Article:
Last stop: Alvord Desert. Our travels took us back to the main road and towards the Steens. The surrounding landscape became more exciting as the Steens mountain dominated the view outside the passenger side of the car. We made a quick stop at Mann Lake, which did not provide a nice swimming spot as we’d hoped, so we just moved on. Besides, it was getting pretty late and we hadn’t cooked dinner yet.

Hoping to camp on the playa, we drove right on down to the ancient lakebed and hopped out of the car. Being too windy to cook, the others went back to an open gravel camp spot we’d claim for the night. Greg and I hung around to explore this alien place. We drove straight out about 5 minutes away from “shore” and stepped out of the car again. Here it was super windy. Minute grains of clay whipped into my bare legs and arms. We both walked off in different directions, feeling the soft clay on the ground and tracing the cracks in the earth with our eyes. With hunger making my stomach grumble we sat back in the car and went back to meet the group at the camp.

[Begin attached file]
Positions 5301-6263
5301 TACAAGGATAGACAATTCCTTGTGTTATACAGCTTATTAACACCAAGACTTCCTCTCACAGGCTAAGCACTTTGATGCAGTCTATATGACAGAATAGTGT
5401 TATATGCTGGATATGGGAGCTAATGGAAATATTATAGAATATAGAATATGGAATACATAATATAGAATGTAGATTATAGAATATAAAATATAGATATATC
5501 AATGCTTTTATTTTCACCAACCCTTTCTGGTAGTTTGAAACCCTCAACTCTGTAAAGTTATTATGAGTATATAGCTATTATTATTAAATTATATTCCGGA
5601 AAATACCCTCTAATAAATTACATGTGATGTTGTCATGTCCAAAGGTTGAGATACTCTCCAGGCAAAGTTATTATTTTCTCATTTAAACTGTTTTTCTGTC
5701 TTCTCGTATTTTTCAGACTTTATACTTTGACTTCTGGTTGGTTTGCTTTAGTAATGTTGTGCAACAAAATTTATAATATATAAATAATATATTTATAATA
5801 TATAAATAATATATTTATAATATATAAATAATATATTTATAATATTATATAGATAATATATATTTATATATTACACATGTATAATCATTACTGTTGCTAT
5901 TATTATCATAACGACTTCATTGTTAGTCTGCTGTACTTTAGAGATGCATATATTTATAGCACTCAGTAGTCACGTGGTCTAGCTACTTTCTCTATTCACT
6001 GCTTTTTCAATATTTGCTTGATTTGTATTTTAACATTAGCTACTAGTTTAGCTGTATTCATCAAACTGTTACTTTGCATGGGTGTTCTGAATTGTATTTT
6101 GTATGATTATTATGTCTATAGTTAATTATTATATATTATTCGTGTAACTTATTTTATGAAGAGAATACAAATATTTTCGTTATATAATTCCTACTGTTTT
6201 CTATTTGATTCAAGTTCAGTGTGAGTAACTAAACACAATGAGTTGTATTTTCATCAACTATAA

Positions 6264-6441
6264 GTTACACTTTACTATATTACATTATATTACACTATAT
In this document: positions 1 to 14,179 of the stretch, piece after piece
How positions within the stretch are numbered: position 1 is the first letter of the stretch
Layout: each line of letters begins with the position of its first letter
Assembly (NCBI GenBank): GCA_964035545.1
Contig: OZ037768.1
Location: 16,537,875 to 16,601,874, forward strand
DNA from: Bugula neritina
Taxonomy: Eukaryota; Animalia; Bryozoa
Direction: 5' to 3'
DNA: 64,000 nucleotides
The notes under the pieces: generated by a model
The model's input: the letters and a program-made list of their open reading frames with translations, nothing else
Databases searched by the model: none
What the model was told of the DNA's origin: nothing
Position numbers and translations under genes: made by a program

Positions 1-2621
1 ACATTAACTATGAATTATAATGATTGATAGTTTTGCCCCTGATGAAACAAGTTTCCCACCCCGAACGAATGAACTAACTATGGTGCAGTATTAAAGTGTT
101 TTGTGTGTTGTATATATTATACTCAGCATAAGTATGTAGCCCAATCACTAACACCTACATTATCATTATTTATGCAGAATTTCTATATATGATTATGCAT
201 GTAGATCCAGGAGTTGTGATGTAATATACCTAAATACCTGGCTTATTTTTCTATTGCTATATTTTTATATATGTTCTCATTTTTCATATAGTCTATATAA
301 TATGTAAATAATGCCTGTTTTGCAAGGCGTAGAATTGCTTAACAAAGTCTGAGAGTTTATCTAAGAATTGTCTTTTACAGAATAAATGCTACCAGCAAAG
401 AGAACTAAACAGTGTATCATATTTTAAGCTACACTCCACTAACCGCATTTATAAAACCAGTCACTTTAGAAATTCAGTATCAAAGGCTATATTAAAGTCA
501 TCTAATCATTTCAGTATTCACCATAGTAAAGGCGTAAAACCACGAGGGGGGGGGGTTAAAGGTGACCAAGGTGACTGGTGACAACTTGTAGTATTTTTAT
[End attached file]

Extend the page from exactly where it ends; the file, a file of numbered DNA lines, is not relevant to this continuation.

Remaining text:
Most folks walked down to the hot springs to feel heat in two phases: liquid and gaseous. Since that didn’t appeal to me I stayed back in the windstorm otherwise known as home for the night. In the distance lightning sliced through the sky. Thin clouds dimmed the fading sunlight. At dinnertime we used the cars as wind blocks since volumes of air were trying to push us to the ground. It sure felt like a storm was brewing.

I set up my tent in the sagebrush since the gravel turnout was too rocky and hard for tent stakes. I slept in the darkest of dark nights. I couldn’t see my hand waving two inches in front of my face. I fell asleep to the flapping sound of wind agitating the tent fly. I dreamt of rattlesnakes.